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Are Physicians Are The Cause Of The Dysfunctional Healthcare System?


Stanley Feld M.D.,FACP, MACE

I wish all my readers a Happy and Healthy New Year!

I would like to thank everyone for continuing to read my blog.

Hopefully, healthcare will become more affordable, easier to access, and not be rationed in the years to come.

I do not think these goals will be reached with President Obama’s healthcare reform act. I think his healthcare reform act will make good medical care more unaffordable and less available.



I should like to react to Dr. Lucas Restrepo’s article on Kevin MD’s website. Kevin Pho M.D. does a wonderful job presenting all sides of the healthcare reform issue.

Dr.Restrepo’s article entitled “Progressive Commercialization of American Medicine” misses the causes responsible for the dysfunction of the healthcare system.

I am a retired clinical endocrinologist without a billfold interest in the practice of medicine. I am the founder of a Clinical Endocrinology practice started in 1970. I was the first practicing Clinical Endocrinologist in a free standing private practice in Dallas, Texas. At that time few people knew what a Clinical Endocrinologist was or did.

I started my Clinical Endocrinology practice without knowing anything about business. I was not taught anything about the business of clinical practice in my training at academic institutions.

I had to learn about the business of clinical practice in order to survive and feed my family. I had to teach myself the value of my intellectual property.

Dr. Restrepo is a neurologist at the UCLA Medical Center (Los Angeles, California) and the Barrow Neurological Institute (Phoenix, Arizona). It sound like he is a full time salaried physician. He does not have a need to understand the business of clinical practice. He also does not have to understand the potential value of his intellectual property. If he does not perform satisfactorily for UCLA’s administration he will be terminated.

Dr. Restrepo starts his article by quoting Sir William Osler:

Medicine, wrote William Osler, is “a calling, not a business.” Patients are not clients, nor physicians businessmen. People do not spend over a decade studying medicine ―living years in poverty or overburdened with debt― merely hoping to get rich. While it is perfectly legitimate to expect a salary that enables a dignified living and financial stability, any medical student who dreams a life of luxury is misguided.”

What is the definition of a dignified living and financial stability versus a life of luxury? Dr. Restrepo leaves the definitions undefined.

I think the definition of a dignified living and financial stability would include the freedom to make medical practice decisions, the freedom to define one’s working conditions and determine one’s time off. It should not include being forced by regulation to accept administrators’ working conditions. Physicians should not be indentured servants.

The fundamental principles sould advocate the primacy of patient welfare, that altruism is the catalyst of the physician–patient relationship, and that “market forces, societal pressures, and administrative exigencies must not compromise this principle.”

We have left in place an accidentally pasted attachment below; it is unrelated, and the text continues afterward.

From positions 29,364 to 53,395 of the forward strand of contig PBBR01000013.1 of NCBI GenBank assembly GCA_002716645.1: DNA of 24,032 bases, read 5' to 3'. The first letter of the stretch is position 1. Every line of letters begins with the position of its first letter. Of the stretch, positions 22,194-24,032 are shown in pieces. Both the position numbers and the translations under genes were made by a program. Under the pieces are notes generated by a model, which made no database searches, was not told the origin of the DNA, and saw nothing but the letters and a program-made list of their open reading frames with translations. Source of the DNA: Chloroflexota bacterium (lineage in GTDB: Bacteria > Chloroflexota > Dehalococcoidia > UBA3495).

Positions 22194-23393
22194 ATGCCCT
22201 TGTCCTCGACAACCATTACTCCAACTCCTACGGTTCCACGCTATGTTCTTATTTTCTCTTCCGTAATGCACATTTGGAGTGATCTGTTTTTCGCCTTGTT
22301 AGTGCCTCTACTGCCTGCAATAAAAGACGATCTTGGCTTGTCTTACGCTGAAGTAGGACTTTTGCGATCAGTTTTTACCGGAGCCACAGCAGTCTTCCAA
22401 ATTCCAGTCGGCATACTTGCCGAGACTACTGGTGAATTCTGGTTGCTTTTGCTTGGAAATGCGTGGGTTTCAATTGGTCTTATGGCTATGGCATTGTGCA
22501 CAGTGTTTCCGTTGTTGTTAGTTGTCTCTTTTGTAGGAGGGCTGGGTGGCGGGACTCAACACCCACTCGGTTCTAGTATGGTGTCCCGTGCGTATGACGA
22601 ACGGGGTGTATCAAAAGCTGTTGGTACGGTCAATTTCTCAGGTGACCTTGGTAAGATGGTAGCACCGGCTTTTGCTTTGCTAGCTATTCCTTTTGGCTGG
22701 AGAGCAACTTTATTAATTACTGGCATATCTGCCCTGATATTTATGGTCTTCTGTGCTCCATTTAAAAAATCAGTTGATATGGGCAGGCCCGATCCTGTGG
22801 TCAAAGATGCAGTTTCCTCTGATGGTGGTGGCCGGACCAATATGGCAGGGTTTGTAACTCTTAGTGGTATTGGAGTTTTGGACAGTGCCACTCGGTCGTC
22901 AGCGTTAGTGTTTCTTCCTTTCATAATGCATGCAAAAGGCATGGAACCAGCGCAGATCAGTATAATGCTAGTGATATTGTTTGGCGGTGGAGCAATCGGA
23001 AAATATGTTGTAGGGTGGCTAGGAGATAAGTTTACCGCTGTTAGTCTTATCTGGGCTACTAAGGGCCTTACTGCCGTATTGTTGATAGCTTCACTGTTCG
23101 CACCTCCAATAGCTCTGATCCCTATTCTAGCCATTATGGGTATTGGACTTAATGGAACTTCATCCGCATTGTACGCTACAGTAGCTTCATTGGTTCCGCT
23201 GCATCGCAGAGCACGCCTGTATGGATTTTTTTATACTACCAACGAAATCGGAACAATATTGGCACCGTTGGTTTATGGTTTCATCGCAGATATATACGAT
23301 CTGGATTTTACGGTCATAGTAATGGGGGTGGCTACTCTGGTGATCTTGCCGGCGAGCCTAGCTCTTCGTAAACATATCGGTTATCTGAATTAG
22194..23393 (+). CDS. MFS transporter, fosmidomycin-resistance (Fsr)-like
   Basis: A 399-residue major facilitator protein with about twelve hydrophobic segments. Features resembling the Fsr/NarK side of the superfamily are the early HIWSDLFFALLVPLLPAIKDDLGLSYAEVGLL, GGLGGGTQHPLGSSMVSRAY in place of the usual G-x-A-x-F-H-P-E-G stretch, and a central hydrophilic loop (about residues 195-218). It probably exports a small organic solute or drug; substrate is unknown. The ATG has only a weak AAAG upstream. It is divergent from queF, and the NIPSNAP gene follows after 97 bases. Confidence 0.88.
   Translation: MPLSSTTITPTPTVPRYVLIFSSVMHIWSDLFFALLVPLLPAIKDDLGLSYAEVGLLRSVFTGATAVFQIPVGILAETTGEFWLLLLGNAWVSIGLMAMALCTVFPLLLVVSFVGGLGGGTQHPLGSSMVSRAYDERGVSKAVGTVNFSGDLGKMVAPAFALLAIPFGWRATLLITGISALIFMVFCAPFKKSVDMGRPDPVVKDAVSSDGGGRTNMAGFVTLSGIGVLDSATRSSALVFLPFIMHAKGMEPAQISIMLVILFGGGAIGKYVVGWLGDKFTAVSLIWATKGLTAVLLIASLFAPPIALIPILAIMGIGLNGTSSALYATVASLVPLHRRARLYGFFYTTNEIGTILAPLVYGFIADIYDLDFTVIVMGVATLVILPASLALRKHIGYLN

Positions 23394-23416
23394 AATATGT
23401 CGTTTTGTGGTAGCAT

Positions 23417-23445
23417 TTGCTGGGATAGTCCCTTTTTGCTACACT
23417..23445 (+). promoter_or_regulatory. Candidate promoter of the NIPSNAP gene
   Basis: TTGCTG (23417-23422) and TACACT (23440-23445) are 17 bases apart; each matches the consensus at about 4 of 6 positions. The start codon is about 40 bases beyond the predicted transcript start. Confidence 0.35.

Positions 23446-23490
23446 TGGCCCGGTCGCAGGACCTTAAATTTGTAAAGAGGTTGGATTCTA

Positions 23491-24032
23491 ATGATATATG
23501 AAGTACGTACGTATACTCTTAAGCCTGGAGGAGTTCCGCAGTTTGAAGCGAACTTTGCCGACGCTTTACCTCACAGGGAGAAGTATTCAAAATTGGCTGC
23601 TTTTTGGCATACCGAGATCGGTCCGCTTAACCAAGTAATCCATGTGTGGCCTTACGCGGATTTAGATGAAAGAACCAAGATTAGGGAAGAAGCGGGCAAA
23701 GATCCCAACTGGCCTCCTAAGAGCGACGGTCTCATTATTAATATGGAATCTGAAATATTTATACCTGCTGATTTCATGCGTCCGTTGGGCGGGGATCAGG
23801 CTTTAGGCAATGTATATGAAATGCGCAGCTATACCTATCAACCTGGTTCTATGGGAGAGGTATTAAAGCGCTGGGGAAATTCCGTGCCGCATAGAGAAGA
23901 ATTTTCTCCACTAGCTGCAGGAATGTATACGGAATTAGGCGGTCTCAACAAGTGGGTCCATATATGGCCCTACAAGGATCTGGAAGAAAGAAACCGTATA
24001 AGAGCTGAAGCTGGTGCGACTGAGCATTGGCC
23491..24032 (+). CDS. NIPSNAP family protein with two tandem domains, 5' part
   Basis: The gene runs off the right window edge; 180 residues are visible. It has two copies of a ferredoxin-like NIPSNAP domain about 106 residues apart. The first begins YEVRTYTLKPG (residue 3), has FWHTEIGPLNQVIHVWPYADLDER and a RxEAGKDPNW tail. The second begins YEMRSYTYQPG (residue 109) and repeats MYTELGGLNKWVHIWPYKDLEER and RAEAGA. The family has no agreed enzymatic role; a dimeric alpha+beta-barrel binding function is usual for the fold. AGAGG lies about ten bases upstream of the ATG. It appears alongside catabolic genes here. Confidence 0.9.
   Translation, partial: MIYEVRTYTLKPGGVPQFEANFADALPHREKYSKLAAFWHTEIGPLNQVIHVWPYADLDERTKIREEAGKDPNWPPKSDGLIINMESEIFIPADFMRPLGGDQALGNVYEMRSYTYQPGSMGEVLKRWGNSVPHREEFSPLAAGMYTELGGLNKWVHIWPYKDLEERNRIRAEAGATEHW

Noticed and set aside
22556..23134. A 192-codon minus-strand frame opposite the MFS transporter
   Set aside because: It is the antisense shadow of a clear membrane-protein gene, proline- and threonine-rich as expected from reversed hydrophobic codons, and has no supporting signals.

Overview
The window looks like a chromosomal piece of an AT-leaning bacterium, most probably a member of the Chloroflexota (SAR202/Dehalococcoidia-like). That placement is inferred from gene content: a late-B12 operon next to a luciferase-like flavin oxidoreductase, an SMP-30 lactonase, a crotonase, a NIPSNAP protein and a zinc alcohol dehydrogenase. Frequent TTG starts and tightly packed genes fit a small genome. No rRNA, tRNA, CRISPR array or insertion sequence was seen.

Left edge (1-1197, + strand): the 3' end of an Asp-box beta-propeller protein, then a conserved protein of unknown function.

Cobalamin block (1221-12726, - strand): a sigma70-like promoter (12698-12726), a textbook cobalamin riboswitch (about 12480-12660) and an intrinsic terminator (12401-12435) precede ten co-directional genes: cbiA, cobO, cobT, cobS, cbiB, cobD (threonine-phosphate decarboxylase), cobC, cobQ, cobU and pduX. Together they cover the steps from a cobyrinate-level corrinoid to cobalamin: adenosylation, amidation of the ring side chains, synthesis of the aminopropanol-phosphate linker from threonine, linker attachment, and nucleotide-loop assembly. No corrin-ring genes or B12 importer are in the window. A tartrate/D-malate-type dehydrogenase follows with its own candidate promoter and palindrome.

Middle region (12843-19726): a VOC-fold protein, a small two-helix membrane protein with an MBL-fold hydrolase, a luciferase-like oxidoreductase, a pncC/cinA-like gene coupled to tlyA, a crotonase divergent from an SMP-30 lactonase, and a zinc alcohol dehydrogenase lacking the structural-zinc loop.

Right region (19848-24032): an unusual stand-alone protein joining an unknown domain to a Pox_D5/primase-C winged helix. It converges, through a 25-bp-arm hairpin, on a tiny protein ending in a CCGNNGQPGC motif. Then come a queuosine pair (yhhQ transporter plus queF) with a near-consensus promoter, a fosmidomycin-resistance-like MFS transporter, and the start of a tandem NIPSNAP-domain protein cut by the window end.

Dr. Restrepo implies that physicians’ decrease in their Oslerian moral fabric is the cause of the dysfunctional health care system.

Physicians’ reimbursement accounts for only ten percent of our excessive healthcare costs.

What are the costs generated by the parasites of the healthcare system such as hospital administrators, healthcare insurance executives, pharmaceutical companies and their executives, lawyers, government bureaucrats and lobbyists?

What about the million dollar plus salaries of hospital administrators?

What about the multi-millions to billion dollar salaries of healthcare insurance company executives?

What about the multiple billion dollars a year spent by lobbyist to influence congressional healthcare policy decisions?

What about the $100 to $750 billion dollars spent yearly for defensive medicine and malpractice claims?

These people consume most of the healthcare dollars.

“If health care is deemed a right of every citizen (or more aptly, of every human being), it naturally follows that a legitimate government should protect fully the rights of its citizens and guests (invited and uninvited). “Medicare for all” is the logical and just solution to the argument, but this has not become law. Instead, we have the PPACA, which is a reasonable step forward.

It is easy to blame physicians’ greed for the ills in the healthcare care system. Physicians are an easy target. Remember, when one is sick one needs a good physician to deliver high quality care. One does not need a hospital administrator, a healthcare insurance company executive or a lawyer.

It is easy to say Medicare for all. However the government cannot afford the present Medicare costs because of its outsourcing of the administration services of Medicare and Medicaid to the healthcare insurance industry. The cost of Medicare is not cheap.

Physicians are a small cost to the dysfunctional healthcare system. Most patients and physicians do not understand this reality.

Government takeover of the healthcare system will make access to medical care and affordability of medical care worse. Government should be concentrating on the real problems causing the dysfunction of the healthcare system.

The opinions expressed in the blog “Repairing The Healthcare System” are, mine and mine alone.

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